The Irony of Eternal Vigilance
DECEMBER 01, 1983 by RIDGWAY K. FOLEY JR.
Mr. Foley, a partner in Schwabe, Williamson, Wyatt, Moore & Roberts, practices law in Portland, Oregon.
Common political folklore advises citizens mulcted by the persistent mirror evils of entitlement and regulation to “become involved in the governmental process in order to hold your own” and thus maintain their lives, liberties, and properties against the ravages of the avaricious state and its propelling plunderers. I protest: no one should be compelled to take up cudgels to defend and protect his God-granted rights against onslaughts perpetrated by envious, greedy, power-seeking panjandrums. Each person should enjoy a sanctuary devoid of unwanted intrusion by the state or its minions.
Those who offer the well-meaning advice concerning political involvement recognize but a single facet of reality: The dynamics of modern pressure-group politics result in a cacophony of quests for unearned largess and control over the destiny of others. A multitude of special interest conglomerates secure enactment and enforcement of rules and orders designed to employ the coercive force of the state to the end of self-betterment at the expense of other, less influential or well-organized, individuals. The exhortative activists suggest like action: Use special interest activity to combat the existing wicked ambiance permeating the halls of government. Thus witness the formation of taxpayer unions, public interest law firms, and freedom lobbies crafted to promote “free enterprise,” a balanced budget, judicial restraint and a whole host of superficially laudable notions.
Unfortunately, such conduct overlooks the shopworn but honest adage that those who cannot read history are damned to relive it. Almost three thousand years ago, the Psalmist David warned us to “put not your trust in Princes, nor in the son of man in whom there is no help.” Lobbyists, legislators, and jurors represent the current crop of “princes,” and the “son of man” equates with those sinister individual and aggregate attempts to coerce compliance with niggling norms motivated to limit creativity and to restrain the enhanced moral life. Simply put, one who adheres to the admonition to achieve political involvement will receive disappointment, not absolution; such persons who trust princes and serfs will find the proposed solution wanting.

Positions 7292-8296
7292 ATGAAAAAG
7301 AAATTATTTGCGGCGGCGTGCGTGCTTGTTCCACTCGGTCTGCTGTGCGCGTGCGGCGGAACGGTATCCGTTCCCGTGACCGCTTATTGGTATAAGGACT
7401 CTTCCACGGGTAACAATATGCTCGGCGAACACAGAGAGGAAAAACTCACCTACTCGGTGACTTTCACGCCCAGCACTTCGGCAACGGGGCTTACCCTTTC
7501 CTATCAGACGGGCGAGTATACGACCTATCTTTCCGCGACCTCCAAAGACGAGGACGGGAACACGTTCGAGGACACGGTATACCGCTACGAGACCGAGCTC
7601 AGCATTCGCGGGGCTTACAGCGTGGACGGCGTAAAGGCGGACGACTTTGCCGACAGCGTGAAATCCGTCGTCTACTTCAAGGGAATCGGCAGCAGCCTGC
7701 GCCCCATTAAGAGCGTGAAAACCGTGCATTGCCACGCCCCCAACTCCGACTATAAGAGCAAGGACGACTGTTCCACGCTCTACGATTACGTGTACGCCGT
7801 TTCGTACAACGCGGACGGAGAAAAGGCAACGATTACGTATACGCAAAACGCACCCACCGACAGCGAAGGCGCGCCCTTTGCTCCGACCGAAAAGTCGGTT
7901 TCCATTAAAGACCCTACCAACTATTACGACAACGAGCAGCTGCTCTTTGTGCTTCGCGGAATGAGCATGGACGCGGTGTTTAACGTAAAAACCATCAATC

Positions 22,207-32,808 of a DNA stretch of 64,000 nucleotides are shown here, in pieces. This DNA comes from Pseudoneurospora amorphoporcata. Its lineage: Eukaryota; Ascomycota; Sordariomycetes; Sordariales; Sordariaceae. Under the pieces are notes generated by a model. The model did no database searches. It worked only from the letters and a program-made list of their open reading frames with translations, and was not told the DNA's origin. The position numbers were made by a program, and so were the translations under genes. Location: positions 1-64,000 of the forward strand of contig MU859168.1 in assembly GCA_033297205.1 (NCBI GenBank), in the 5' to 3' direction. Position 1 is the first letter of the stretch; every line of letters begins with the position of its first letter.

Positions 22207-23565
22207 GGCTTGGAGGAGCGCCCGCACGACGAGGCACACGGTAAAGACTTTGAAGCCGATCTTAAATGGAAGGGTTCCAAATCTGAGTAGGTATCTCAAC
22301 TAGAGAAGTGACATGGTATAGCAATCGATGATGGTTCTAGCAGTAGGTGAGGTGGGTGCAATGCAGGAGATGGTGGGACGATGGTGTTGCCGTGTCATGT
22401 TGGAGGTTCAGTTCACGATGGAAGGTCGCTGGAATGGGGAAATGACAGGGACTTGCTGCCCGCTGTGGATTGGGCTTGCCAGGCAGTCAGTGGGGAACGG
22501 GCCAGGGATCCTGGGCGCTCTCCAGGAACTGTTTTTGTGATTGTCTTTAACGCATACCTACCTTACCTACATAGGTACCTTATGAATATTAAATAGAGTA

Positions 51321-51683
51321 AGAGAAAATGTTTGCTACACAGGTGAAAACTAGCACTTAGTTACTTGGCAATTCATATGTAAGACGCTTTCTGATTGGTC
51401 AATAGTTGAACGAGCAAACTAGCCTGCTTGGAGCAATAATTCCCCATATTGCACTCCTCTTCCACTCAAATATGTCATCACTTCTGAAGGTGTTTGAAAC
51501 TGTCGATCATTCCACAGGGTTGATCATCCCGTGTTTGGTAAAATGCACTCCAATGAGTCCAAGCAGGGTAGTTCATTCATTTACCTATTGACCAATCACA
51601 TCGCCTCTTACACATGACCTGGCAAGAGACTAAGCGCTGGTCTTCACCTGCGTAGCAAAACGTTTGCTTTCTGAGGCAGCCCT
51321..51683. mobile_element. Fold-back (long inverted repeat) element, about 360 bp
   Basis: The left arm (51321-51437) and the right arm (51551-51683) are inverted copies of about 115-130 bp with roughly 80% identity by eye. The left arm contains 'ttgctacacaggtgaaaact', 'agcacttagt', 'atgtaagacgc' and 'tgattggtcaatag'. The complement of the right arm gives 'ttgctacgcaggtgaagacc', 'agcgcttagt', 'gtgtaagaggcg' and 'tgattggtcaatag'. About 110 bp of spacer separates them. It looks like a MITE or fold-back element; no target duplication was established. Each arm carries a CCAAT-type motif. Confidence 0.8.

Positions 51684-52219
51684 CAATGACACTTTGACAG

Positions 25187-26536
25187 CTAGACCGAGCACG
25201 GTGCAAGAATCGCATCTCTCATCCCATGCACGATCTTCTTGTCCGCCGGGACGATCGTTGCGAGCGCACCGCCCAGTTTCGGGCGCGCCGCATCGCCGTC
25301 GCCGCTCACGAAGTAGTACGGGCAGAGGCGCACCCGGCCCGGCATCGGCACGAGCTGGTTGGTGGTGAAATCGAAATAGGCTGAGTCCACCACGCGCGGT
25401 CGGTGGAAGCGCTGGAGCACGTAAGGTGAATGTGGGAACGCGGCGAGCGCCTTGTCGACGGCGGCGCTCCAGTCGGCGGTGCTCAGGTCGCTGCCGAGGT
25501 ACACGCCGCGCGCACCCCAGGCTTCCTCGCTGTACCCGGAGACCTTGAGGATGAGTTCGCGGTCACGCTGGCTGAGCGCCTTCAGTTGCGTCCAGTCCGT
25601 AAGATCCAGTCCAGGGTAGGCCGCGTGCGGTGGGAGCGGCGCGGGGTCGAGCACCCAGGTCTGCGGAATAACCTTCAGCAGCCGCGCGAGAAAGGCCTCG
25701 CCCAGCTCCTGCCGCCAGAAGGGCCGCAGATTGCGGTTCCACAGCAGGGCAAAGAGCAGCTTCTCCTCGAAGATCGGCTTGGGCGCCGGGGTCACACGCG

Since we have been alerted by John Philpot Curran that eternal vigilance constitutes the price of freedom, it appears appropriate to investigate the reasons that deny efficacy to such a proposal for a political solution. A several-fold rationale divides into two categories of justification undergirding the conclusion.
In the first place, political activity (even that formed for high purpose) will not prove competent to achieve the desired result. In the instant case, counselors recommend the formation of political action groups to encourage proper governmental stands upon such causes as the liberation of business from the bonds of constraint, the inculcation of fairness and restraint into the system of taxation, the limitation of expensive entitlement or transfer payment programs and the like. They chain-pion such tactics as flooding Congress and the President with petitions, raising funds to elect compliant legislators or to defeat recalcitrant ones, employing proctors to adjudicate the legality of governmental behavior, and similar deportment.